City of Steamboat Springs poised to end 2014 with surpluses in sales and lodging tax revenue | SteamboatToday.com

City of Steamboat Springs poised to end 2014 with surpluses in sales and lodging tax revenue

Scott Franz

— The city of Steamboat Springs is on track to collect at least $1.5 million more in sales tax revenue and $150,000 more in lodging tax revenue than it budgeted to spend in 2014.

According to a preliminary tax report from the city, sales tax revenue in November was up 10 percent, or $112,238, over November 2013.

With only the busy month of December left to collect taxes from, the city’s sales tax revenue is currently 8.7 percent higher than it was at the same time last year.

“We’re very impressed by the November numbers,” Finance Director Kim Weber said. “We’re up in every category and every area.”

The excess sales tax revenue that wasn’t budgeted to be spent will go into the city’s reserves.

Lodging tax revenue is up 15 percent year-to-date.

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Voters in 2013 approved spending $660,000 of the lodging tax revenue annually on local trails, Yampa Street improvements, the Haymaker Golf Course and the marketing of the amenities for a decade.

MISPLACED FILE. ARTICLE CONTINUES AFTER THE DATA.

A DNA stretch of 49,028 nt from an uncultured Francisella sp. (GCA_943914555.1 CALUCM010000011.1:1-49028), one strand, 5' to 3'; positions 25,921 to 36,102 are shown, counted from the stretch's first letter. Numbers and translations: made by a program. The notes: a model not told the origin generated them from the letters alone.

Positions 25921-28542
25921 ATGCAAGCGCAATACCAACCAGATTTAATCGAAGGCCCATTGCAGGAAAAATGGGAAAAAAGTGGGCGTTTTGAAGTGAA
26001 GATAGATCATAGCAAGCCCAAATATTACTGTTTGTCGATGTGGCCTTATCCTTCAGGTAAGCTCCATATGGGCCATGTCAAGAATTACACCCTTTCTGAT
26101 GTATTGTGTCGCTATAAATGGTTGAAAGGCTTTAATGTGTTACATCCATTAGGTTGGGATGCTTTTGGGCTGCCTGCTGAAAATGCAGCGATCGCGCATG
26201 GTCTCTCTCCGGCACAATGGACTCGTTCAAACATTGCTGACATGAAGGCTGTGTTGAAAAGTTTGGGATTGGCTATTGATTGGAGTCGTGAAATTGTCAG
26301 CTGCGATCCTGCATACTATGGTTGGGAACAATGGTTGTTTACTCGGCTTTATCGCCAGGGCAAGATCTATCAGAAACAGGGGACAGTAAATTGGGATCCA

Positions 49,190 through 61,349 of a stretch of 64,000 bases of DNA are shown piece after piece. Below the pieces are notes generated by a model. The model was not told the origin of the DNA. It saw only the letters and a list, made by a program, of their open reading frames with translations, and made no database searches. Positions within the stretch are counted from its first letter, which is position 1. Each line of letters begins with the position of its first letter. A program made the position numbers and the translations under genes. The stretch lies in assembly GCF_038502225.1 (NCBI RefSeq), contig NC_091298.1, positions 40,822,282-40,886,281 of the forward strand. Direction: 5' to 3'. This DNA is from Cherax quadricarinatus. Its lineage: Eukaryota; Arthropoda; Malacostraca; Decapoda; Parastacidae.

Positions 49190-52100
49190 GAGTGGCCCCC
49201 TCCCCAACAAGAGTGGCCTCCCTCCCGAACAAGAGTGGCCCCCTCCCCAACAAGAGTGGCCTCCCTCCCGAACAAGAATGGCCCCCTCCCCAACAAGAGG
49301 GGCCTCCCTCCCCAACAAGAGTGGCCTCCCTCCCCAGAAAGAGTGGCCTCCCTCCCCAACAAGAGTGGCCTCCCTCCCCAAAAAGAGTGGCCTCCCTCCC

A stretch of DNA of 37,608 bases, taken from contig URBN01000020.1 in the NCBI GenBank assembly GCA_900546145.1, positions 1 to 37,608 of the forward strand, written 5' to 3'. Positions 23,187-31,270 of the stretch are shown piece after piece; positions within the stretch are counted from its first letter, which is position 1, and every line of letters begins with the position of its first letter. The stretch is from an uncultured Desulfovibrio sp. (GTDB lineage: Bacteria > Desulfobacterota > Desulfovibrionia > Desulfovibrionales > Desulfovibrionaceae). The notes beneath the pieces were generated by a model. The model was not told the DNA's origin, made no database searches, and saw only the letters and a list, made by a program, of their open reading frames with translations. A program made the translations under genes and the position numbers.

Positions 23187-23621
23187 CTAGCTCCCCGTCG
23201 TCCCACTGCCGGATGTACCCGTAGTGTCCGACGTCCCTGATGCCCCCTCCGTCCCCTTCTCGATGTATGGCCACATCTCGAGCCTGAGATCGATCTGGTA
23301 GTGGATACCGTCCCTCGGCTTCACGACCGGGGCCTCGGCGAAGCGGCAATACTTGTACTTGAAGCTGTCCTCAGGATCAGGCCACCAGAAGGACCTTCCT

This year, the city is poised to collect more than $800,000 in lodging tax revenue as long as December sales tax collections end up higher than they were in 2013 as expected.

The excess revenue will leave the Steamboat Springs City Council with a potentially big decision to make in the coming years, especially if the lodging tax reserve continues to grow year after year.

The council has the discretion to spend the reserves however it pleases without going back to voters for approval as long as the money is spent in accordance with the 1986 ballot language that created the tax.

That means it must be spent on some sort of amenity aimed at attracting visitors to Steamboat.

The City Council briefly discussed the excess lodging tax money in October.

Council President Bart Kounovsky said there wasn’t currently a plan to spend the reserves, and he felt there shouldn’t be any urgency to spend it.

Council member Kenny Reisman said if there was a good idea for how to spend it in the future, the council would consider it.

In the short term, some of the reserves could be used to help purchase the Workman Property on Yampa Street this year. The reserves would then be replenished shortly after the purchase by the regular stream of lodging tax dedicated to the Yampa Street improvements.

To reach Scott Franz, call 970-871-4210, email scottfranz@SteamboatToday.com or follow him on Twitter @ScottFranz10